Jojo Rabbit may be an effective period piece with a brilliant production design and performances. Peel back these layers and you’ll find something unexpected: perhaps the greatest love story in all of cinematic history. No, really.

I first watched Jojo Rabbit the day it was released to physical media. I wrote my review of it two days later and gave it a resounding A. Sure, you can put an invisible ‘+’ after it.

Move poster for Jojo Rabbit. Left to right is Elsa, Rosie, Jojo, Hitler, and the SS Captain.
Jojo Rabbit. Property of Fox Searchlight.

‘A’ is the highest grade I’ll ever give (that’s the douchebag college professor in me talking). 😏

The Hoppening

In my first review, I singled out Scarlett and Taika for praise but there was so much I didn’t cover. I barely mentioned Elsa, the Jewish girl. Hell, I barely even mentioned the main character.

The crux of the whole story is Jojo’s three relationships and how they develop overtime: One with his mother, the other with his imaginary tyrant friend, and finally the one with his captive.

I already covered the first two. The third is where it gets interesting.

Best Writing?

During my first viewing, JJR had already won the Best Adapted Screenplay at the Oscars, but one scene was a head scratcher: the one where Jojo writes a fake letter addressed to Elsa.

He reads the letter out loud, pretending it’s from Nathan, Elsa’s fiance. Basically, Jojo wanted to convince her that Nathan didn’t love her anymore and wanted to call off the engagement.

This reduces Elsa to tears. Garbage thing to do, that.

Scene from Jojo Rabbit where Jojo gazes lovingly at Elsa.
Jojo Rabbit. Fox Searchlight Pictures. 2019.

But I remember thinking, “Who in the right mind would fall for that? It was such an obvious petty lie made up by an immature 10-year-old. Elsa took it at face value for no discernible reason.”

I didn’t know what was worse, Jojo’s personality or the writing.

Then toward the end of the film, it made sense.

What Elsa Knew

Elsa knew her fiance was dead all along. She knew Jojo falsified the letter. Elsa didn’t cry because she thought Nathan hated her.

She wept because the letter was a projection of Jojo’s own thoughts and she saw that Jojo didn’t love her back.

Spoiler alert. Yeah, Elsa loved Jojo.

The nature of her love towards him is a bit obscure. Is it romantic or maternal?

The Nature of Love

If it’s romantic, it’s peculiar considering Jojo hadn’t started puberty yet (Elsa is in her late teens).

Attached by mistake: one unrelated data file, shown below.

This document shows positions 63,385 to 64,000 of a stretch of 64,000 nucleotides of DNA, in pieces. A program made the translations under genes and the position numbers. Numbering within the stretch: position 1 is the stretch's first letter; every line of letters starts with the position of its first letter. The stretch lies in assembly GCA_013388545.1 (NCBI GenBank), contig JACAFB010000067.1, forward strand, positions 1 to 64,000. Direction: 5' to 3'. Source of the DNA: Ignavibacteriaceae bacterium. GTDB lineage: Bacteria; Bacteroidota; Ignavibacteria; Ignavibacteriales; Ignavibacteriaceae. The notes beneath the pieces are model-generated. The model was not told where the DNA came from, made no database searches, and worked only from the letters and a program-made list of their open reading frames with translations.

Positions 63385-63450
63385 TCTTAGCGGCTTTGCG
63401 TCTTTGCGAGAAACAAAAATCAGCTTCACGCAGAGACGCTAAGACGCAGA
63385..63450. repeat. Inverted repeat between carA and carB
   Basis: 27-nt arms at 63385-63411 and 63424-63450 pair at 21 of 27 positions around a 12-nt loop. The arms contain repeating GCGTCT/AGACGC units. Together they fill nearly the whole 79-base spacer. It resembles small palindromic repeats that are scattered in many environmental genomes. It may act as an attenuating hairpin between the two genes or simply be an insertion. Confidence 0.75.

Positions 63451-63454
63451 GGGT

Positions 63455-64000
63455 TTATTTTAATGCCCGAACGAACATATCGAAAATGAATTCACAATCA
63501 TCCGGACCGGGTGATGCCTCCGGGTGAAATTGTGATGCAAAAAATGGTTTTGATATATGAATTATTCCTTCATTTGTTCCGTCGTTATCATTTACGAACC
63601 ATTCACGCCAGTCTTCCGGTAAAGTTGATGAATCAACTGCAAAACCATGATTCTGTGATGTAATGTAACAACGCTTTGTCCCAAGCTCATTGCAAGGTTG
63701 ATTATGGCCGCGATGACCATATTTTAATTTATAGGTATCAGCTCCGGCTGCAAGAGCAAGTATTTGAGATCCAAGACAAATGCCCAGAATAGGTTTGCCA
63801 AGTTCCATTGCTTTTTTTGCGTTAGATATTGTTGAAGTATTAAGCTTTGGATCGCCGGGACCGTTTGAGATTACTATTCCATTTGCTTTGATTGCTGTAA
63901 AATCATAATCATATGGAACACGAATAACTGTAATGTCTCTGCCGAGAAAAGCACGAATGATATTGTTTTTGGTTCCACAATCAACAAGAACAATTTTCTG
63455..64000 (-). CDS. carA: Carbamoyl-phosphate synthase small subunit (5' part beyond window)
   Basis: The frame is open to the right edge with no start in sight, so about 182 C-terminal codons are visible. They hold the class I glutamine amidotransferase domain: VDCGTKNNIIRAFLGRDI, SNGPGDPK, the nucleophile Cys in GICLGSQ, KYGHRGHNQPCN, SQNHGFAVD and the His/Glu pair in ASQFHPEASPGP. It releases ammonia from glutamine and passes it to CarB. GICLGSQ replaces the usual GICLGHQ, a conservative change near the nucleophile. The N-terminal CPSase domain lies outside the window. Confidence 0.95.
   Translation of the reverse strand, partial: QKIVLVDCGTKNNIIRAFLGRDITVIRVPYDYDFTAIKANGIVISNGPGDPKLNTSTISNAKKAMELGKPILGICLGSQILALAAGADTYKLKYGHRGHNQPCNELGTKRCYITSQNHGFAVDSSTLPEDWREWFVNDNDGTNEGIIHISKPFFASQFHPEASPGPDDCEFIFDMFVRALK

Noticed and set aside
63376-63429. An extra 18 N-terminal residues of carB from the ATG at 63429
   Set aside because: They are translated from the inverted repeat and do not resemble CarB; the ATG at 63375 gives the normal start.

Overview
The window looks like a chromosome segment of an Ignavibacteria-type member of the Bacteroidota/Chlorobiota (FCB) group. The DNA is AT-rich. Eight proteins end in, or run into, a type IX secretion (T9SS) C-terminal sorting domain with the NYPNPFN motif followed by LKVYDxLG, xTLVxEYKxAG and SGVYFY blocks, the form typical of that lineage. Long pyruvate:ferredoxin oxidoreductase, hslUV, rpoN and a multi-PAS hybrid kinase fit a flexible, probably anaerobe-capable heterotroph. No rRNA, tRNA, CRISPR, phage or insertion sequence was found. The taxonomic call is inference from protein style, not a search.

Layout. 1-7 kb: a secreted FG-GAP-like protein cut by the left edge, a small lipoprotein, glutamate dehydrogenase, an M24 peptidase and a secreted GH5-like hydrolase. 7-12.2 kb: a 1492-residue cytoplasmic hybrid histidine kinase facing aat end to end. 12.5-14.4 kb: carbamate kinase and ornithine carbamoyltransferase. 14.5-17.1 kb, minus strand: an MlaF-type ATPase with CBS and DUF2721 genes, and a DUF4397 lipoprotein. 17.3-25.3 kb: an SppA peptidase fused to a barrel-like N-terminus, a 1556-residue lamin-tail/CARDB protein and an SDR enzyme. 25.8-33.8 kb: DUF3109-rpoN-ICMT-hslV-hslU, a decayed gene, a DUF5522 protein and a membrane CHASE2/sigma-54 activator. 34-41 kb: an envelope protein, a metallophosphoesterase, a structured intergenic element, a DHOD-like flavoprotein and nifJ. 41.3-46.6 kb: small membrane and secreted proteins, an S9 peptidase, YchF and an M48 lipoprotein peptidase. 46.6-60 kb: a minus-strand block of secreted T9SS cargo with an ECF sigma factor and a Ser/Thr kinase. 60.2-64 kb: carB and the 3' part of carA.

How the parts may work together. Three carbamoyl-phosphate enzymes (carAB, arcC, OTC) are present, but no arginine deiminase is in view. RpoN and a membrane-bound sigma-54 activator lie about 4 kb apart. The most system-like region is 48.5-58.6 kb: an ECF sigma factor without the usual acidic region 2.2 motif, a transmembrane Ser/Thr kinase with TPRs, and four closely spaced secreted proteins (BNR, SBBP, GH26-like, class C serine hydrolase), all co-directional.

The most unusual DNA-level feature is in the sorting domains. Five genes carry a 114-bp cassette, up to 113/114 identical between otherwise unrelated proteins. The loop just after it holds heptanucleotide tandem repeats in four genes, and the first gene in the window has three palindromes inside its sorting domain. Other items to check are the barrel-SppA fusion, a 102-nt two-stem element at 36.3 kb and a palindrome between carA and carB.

If it’s maternal, it’s reasonable because Elsa took after Jojo’s mother, i.e. her savior who provided her with shelter during the Holocaust.

But if it was strictly maternal, why would she see Jojo as a stand-in for Nathan? Jojo only saw Elsa as a replacement for Inge (his deceased sister). Elsa was occupying Inge’s room, after all.

His love for her was purely fraternal, no question about it. He was too young to understand anything beyond that. A reason Jojo‘s love story works is it nullifies the aspect of sex.

Two infant siblings, wearing yellow outfits, hugging each other.
Photo by Anna Shvets on

But back to Elsa, a more important question to ask is: why love Jojo at all?

He’s the embodiment of how childishly naive the Nazi ideology was. Why would a Jew love a Nazi in 1944-45, of all eras?

Was her love romantic? Or was it maternal?

Then I thought, “why couldn’t it be both?

How Does Love Form and Grow?

What if true love starts out being maternal and ends up being romantic?

Think of mothers: They want their kids to be the best they can be.

If their kids are dirty, they want them clean. If they’re rowdy, they want them settled. If they’re wounded, they want them healed.

A silhouette of a mother holding her child with the sunset in the background.
Photo by Pixabay on

That’s maternal love. (Yes, that love can be paternal, too)

But what if, just what if, on some basic level, romantic love has to start out as maternal?

What if, subconsciously, we know our would-be partners are broken somehow, and we want to fix them?

Fix What’s Broken

We, humans, want to fix what’s broken. We want to complete what isn’t finished. We want to fill every possible hole we find (apologies).

What if that prompted Elsa to love Jojo? She saw that he was broken and confused to the point her safety was at risk. Yet, she loved him regardless.

Elsa loved him because he needed love. She saw a hole and she filled it. That’s love.

A couple's hands being clasped together. There is snow in the background.

At the end, she knew he wasn’t old enough to understand it, but that’s okay, she could wait. Love requires a willingness to wait.

Your partner may not be perfect at present, but with time, you can brush off their dirt, calm their nerves, and heal their wounds. Like any parent would.

Let’s End this Fling

… Crap, my intent was to write a blog and I wrote an essay instead. This got me ruminating about the nature of love, as the first one got me thinking about the nature of family.

This is what happens when I think about movies I’m so passionate about. I dissect the ever-loving hell out of them! 😀

Well, thanks for reading, guys!

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